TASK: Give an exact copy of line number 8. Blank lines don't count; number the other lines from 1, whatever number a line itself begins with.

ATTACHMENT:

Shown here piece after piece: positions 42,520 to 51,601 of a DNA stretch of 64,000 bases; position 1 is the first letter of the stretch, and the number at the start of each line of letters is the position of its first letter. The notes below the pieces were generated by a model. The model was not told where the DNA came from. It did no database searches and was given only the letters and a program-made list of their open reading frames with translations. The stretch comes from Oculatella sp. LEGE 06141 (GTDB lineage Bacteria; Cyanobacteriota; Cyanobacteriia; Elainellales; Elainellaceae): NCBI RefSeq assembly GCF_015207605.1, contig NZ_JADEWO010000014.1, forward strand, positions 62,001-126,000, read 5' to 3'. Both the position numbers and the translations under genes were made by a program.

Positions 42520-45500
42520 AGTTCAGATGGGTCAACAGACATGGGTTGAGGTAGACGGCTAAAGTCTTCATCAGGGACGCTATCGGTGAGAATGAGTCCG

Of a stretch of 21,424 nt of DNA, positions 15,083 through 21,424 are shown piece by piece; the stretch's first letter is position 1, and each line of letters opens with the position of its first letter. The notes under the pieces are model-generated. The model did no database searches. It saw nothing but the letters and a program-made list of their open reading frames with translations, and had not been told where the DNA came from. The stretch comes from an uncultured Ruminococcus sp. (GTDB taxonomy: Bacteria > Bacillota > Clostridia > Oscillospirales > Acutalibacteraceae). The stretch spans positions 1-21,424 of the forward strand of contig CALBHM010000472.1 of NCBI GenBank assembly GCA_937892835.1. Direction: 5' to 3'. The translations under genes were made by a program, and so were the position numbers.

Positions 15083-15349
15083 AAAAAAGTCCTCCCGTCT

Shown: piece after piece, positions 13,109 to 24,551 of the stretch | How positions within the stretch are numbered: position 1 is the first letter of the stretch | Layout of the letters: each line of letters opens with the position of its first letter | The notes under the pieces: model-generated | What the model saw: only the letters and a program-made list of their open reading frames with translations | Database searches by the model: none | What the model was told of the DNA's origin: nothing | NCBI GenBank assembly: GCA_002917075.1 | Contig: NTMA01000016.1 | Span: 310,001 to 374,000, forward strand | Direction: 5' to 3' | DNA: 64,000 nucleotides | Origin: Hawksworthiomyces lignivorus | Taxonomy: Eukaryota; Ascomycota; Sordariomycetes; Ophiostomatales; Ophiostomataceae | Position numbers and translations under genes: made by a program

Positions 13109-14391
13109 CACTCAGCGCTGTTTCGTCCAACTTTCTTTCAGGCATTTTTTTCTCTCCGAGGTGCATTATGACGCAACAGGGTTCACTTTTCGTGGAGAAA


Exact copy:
Positions 13109-14391